Emerging Technology

Get your designs online… Overtime rife… Recycle your computer… Are you an employer of choice?

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Online contests for cool designs

Need a cool design for a website, stationary or business logo? Why not hold your own design contest? According to Springwise, you can do just that via SitePoint, an Australian website that helps companies by facilitating competitions to complete their design tasks.

All a business owner has to do is pay SitePoint a $US25 listing fee, put in money for a prize for the winning design, and describe what they’re looking for (as well as the preferred colour scheme and file format, what it is for, and which design elements to incorporate).

Designers start submitting their work for all to see. Once the contest holder sees a design they like, they can award the prize to buy the design or, if necessary, suggest minor tweaks or request changes.

Designers retain all rights to submitted work until they’ve been awarded the prize on offer and have been paid in full. On receipt of payment, all rights to the winning design transfer from the designer to the contest holder. To protect themselves, designers are advised to check the contest holder’s previous posts to determine their standing in the community, and to ask the contest holder questions about the terms of payment.

SitePoint’s design contests already boast more than 2000 designers who submit on average 420 designs a day, and more than $US80,000 is offered as prize money each month.

 

Aussie workers do more overtime

Almost three million employees, or 37% of Australia’s workforce, worked extra hours or overtime in November 2006, according to an Australian Bureau of Statistics snapshot released yesterday.

Of those who put in the long hours, 43% usually worked paid extra hours only, 48% usually worked unpaid extra hours only, and 9% usually worked both paid and unpaid extra hours.

And 60% of employees reported they have no say in their start and finish times, suggesting that the extra hours worked are largely requested by employers.

There were 1.4 million (17%) employees who usually work shift work, while 38% were able to work extra hours in order to take time off, and 36% had hours that varied weekly or they were usually required to be on call or standby.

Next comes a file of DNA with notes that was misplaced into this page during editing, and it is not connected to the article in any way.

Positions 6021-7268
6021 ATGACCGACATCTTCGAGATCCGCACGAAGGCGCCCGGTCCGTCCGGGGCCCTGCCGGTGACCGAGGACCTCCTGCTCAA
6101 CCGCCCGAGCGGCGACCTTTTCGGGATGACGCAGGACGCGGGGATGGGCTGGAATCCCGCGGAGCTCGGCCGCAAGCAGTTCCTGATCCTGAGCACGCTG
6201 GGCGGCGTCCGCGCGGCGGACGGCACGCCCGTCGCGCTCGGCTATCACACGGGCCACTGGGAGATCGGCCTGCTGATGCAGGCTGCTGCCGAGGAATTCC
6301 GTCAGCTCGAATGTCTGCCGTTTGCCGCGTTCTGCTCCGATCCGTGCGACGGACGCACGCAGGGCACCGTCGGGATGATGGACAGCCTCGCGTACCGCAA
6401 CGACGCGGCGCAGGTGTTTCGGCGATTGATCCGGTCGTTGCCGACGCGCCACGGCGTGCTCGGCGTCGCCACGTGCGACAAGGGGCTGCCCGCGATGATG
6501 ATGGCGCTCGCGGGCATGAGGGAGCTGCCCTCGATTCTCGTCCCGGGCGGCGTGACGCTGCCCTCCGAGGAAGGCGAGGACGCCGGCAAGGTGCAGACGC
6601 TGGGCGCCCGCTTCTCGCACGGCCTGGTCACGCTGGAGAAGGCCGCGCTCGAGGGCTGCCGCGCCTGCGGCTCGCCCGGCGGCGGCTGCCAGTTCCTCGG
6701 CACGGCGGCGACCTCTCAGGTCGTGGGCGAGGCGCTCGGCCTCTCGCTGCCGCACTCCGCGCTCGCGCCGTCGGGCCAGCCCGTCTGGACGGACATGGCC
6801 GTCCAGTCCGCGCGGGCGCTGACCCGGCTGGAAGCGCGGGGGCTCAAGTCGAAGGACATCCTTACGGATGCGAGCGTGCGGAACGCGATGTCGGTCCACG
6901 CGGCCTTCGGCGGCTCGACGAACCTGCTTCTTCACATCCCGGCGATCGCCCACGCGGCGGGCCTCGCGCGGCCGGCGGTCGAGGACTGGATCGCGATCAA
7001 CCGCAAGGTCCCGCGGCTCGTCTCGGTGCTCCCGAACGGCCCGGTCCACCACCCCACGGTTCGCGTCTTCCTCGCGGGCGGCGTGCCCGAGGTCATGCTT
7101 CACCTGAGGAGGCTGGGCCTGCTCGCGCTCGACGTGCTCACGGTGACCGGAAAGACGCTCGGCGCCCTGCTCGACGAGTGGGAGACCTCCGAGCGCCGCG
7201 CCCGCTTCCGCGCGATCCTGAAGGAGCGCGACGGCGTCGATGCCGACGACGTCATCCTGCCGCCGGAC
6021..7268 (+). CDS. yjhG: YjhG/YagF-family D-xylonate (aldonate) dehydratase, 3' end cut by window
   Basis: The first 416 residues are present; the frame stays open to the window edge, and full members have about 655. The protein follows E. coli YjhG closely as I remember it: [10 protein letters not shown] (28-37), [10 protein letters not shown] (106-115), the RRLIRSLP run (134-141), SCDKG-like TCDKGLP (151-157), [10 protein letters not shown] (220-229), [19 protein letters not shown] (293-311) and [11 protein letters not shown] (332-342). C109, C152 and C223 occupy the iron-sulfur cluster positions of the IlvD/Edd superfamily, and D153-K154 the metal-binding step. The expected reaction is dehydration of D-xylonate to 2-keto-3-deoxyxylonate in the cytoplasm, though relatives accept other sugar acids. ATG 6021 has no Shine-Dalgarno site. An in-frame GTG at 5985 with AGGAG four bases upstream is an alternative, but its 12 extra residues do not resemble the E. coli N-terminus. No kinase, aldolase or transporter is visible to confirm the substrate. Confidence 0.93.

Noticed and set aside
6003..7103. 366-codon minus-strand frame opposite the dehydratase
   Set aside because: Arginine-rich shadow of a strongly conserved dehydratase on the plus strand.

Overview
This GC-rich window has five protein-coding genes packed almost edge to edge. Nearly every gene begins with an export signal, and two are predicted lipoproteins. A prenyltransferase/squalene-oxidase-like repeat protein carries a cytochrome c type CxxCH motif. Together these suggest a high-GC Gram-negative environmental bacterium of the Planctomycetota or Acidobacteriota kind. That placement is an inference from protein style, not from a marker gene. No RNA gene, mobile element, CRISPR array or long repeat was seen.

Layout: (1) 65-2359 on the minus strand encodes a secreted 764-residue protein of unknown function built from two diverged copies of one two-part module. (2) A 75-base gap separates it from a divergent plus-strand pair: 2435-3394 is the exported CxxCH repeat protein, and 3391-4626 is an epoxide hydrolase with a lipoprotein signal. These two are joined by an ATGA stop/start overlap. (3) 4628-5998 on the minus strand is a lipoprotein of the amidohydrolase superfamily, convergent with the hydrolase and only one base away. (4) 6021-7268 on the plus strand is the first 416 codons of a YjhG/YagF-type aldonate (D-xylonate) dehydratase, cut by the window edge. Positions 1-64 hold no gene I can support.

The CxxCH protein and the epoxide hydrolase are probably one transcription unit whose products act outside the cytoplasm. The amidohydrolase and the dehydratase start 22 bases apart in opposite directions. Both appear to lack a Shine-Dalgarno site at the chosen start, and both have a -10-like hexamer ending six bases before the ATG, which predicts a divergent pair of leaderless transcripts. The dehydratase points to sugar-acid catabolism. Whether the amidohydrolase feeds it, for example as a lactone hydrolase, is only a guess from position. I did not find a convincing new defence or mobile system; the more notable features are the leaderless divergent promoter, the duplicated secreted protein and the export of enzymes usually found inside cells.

Canberra’s dead computers
go to Dell

Last weekend Dell gathered up 35 tonnes of old computers in a free recycling day in Canberra reports Gizmodo.

Dell offers recycling services that allow you to choose whether to recycle or resell your old or outdated computer equipment. For information on Dell’s services for business customers, visit Asset Recovery Services, contact Dell Recycling on 1800 465 890 or email [email protected]

An alternative to recycling is giving to charity. There are probably plenty of not-for-profits that may be thankful for your gear.

 

Employer of choice: How do you compare?

To be an employer of choice for women in the eyes of the Equal Opportunity for Women in the Workplace Agency is getting harder.

To get the accolade in 2008, according to the newsletter Discrimination Alert, employers will have to meet six criteria:

  1. Pay maternity leave.
  2. Provide part-time work for female managers.
  3. Conduct sexual harassment training when staff are being inducted.
  4. Offer refresher courses every two years.
  5. Have either at least 27% of managers who are female (based on Australian Bureau of Statistics figures).
  6. As an alternative to the above, have a greater percentage of women managers than their industry average.

The mining industry should perhaps take note. It is struggling to attract women to its ranks and the Federal Government has paid for a report Unearthing New Resources – Attracting and retaining women in the Australian minerals industry – by the Mineral Council of Australia outlining the challenges for females in the male-dominated mining culture. Big issues for women include bullying, and fear of vilification for reporting low-level incidents.

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